Bert and I made better progress on returning as she rode all the while. We stopped only a half hour to bait the horses from eats Bert had provided, pouring them into a hollow formed by the saddle blankets. We ate our own lunch at the home of one of Bert’s acquaintance. Here I met two girls who had been at Pine Mt school last year.  Their mother, an old blind grand-mother and a little sister Goldie also were here. The two women were peeling apples for drying while the girls carried them to the roof and spread them out to dry. The grandmother said she wished she could show her eyes to some specialist as she thought that an operation might result in a cure. But at once I saw that it was trachoma that had blinded them and not cataracts. The two girls had been sent to Richmond – the state hospital for trachoma – and had been cured there.

I offered to read to the grand-mother from my testament, who after listening while I explained some Bible picture cards to little Goldie said, “she reckoned that I could talk all right.”  We were cordially invited to remain longer.

But just before we started for Wooton, Bert’s husband Jason had come to the Cabin with an infected wound in the fleshy part of his arm where the saw teeth had caught him while working in the lumber woods. Altho I had given him directions as to the treatment I was a bit worried and so was Bert and we were both anxious to get back altho his mother had gone over the ridge to help care for him while Bert was away.

As we got back to Bear Branch we passed the home of Jason’s sister, and her little boy of seven said he had gone down to stay with the sick one about two hours. To go and stay with a sick one is the one thing in neighboring that no one [who is] able to be about neglects in these parts.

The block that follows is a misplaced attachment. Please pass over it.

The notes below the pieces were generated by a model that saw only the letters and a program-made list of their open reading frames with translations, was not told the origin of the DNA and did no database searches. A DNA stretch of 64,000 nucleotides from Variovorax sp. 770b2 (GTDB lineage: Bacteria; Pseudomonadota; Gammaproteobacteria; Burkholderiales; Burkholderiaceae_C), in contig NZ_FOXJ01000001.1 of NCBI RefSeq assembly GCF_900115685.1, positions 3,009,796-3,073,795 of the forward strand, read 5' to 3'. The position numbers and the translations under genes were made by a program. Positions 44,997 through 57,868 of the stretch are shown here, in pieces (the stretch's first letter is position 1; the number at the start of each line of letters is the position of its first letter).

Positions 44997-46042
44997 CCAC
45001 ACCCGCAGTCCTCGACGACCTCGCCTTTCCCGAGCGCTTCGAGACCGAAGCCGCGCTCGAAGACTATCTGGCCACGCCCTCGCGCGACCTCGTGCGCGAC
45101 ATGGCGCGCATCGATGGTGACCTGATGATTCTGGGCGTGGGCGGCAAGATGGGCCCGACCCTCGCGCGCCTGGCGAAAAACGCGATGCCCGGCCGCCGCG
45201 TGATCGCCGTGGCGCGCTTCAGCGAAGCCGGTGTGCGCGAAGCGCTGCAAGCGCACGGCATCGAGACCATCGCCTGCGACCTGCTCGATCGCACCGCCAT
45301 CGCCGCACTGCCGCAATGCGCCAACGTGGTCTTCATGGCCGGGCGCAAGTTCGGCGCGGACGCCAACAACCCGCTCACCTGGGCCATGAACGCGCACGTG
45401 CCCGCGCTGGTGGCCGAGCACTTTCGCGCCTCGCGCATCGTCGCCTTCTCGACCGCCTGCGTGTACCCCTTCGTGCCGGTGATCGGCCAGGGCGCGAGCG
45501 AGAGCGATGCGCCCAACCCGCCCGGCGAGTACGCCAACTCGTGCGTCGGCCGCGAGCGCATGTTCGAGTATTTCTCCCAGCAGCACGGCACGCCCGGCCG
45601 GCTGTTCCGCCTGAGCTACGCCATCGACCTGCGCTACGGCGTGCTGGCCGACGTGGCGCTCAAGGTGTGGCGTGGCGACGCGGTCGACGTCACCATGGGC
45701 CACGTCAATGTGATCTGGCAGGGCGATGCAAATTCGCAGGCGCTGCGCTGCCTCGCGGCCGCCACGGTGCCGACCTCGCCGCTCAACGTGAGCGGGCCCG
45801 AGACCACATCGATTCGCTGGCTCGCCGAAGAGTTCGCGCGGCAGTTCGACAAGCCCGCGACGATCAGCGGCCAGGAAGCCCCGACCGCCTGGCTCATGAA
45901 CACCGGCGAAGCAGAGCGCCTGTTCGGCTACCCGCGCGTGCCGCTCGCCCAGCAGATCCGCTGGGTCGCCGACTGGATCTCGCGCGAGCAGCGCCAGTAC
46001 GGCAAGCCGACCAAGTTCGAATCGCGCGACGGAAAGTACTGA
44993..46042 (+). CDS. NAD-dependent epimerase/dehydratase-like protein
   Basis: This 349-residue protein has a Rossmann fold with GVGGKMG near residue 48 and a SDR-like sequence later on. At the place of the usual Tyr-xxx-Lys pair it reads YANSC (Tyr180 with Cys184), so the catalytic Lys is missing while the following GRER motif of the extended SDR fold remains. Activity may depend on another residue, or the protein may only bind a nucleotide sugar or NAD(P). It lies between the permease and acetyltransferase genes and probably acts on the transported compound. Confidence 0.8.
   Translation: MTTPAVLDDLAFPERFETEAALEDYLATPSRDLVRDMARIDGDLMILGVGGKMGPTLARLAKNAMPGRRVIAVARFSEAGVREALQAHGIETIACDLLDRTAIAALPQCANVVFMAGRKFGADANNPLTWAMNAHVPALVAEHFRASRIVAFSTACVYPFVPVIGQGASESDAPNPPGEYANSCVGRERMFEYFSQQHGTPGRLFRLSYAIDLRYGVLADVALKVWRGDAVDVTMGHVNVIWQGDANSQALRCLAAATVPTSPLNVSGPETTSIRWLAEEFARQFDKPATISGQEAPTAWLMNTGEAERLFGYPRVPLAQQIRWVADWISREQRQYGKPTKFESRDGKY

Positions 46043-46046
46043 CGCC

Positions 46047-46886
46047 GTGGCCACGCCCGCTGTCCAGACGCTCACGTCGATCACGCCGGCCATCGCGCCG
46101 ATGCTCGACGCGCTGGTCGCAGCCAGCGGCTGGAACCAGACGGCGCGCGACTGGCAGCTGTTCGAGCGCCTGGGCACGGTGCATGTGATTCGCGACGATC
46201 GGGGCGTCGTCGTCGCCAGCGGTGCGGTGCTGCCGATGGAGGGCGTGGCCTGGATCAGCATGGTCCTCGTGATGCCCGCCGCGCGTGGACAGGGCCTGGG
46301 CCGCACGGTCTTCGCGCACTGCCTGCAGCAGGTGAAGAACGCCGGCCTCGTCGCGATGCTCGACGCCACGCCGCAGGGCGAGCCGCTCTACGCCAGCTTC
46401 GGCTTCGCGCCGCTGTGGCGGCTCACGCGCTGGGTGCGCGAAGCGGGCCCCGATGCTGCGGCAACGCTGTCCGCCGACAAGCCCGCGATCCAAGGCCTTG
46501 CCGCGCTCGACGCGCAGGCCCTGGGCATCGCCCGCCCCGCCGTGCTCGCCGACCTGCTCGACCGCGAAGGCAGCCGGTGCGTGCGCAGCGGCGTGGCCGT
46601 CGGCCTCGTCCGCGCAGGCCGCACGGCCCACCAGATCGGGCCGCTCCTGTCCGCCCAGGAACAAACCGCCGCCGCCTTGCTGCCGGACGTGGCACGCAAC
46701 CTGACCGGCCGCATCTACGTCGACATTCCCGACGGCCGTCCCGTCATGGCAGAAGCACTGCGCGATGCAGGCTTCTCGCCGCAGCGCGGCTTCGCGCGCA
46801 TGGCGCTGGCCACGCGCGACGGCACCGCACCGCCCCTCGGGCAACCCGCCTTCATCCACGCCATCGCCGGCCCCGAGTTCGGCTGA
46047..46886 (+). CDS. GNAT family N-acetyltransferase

I was not so tired at the end of the second day as I had been at the first and feel better acquainted with our immediate and far neighbourhood than I did before.

Two days after our return to the Cabin I had answered a call to Pine Mt. The nurse was absent on vacation and a new boy on trial as a possible pupil was sick from eating green apples. I remained over night and nussed him a few hours until it was evident that it was only a temporary illness. I wanted to call him a bunch of Hay instead of Hays Bunch, which is his real name. It was the first time he had been away from home and he was very homesick for his mother’s cooking. I found that he had a chronic ear disease and was deaf in that ear so it seemed best to send him home and have the ear attended to before he enters the school.

Neely came to see me a few days after our return bringing the new baby Dennis and expressing her desire to take up the washing again. Evert is to work for Mr S to pay for his school books. He did a good piece of work in cleaning up the brush in the little clearing by the garden to pay for his bed, a small used one that we offered so that he would not be obliged to sleep with his little sisters. Finley has been working a bit but he goes to court next week. Later:- his case has been postponed till the December session of the Court. Most people think that he will receive a stiff sentence. You remember he killed his nephew when drunk.

Mr S has started in with a singing lesson in both schools twice a week and the S S [Sunday School] at Bear Branch continues.

[signed] Sincerely yours
Ida S Stapleton

[Date of transcription: 2/18/2014]

[*Before leaving Pine Mountain and the Line Fork Settlement, the Stapletons contributed to the construction of a new home for Neely and her children. They continued to check on the family status after departure from the area.]